If you’re looking for a unique mountain biking scene that will allow you to fully explore and soak up the culture of the American South, look no further than the wonderful state of Louisiana. Within cities such as Baton Rouge, the state’s capital, and, of course, New Orleans, the state of Louisiana is home to a multitude of paved and scenic routes that snake through its many parishes (counties); and the southern Bayou is simply bursting with fun and interesting trails that are sure to appease every level of rider.
Bordered by Arkansas to the north, Mississippi to the east, Texas to the west and the Gulf of Mexico to the south, Louisiana features a vast variety of terrains, including massive deltas of coastal marsh and swampland; pine forests; and wet savannas. Collectively the varied topography of the state is sure to test the skill and nerve of riders, while also helping them negotiate a whole new set of obstacles and technical challenges.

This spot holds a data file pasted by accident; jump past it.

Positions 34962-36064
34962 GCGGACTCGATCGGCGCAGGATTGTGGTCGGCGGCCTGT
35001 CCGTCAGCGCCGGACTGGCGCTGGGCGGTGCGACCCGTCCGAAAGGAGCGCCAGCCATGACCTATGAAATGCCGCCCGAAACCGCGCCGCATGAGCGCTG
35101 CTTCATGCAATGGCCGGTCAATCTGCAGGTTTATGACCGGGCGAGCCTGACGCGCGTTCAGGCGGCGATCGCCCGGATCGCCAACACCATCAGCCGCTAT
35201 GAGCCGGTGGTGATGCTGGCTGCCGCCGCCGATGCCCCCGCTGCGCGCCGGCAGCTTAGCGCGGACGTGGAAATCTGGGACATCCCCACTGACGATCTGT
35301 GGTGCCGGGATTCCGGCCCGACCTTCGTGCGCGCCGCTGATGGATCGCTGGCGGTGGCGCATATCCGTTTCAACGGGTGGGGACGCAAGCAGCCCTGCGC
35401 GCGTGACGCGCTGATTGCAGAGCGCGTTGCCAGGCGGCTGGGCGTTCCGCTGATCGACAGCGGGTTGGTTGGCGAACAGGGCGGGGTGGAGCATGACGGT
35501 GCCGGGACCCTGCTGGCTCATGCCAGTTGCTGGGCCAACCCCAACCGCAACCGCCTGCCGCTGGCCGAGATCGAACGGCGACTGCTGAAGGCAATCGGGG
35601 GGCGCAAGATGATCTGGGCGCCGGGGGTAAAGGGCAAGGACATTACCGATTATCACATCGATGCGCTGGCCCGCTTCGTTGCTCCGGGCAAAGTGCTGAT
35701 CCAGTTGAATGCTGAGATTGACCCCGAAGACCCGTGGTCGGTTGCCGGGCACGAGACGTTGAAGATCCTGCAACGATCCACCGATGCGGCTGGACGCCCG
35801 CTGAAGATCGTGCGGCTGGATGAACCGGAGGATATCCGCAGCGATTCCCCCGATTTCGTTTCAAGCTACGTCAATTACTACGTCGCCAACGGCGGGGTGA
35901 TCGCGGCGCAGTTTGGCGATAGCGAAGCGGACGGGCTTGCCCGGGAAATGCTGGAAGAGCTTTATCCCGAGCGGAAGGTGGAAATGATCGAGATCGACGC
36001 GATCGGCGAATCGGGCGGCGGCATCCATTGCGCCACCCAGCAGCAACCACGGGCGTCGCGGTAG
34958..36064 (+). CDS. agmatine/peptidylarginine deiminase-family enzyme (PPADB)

In the brief article below, we have compiled some pertinent information on five of Louisiana’s most popular mountain biking trails (according to locals)—including courses specifically designed for beginner, intermediate and advanced/expert riders.
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Lincoln Parish Park
Located in the town of Ruston, Louisiana, the mountain biking trail system at Lincoln Parish Park is a fun and technical track that winds its way among a seemingly endless amount of beautiful natural scenery. The park is home to over 9 miles of well-manicured and multi-use trails—trails that cater to people of all ages and ability levels.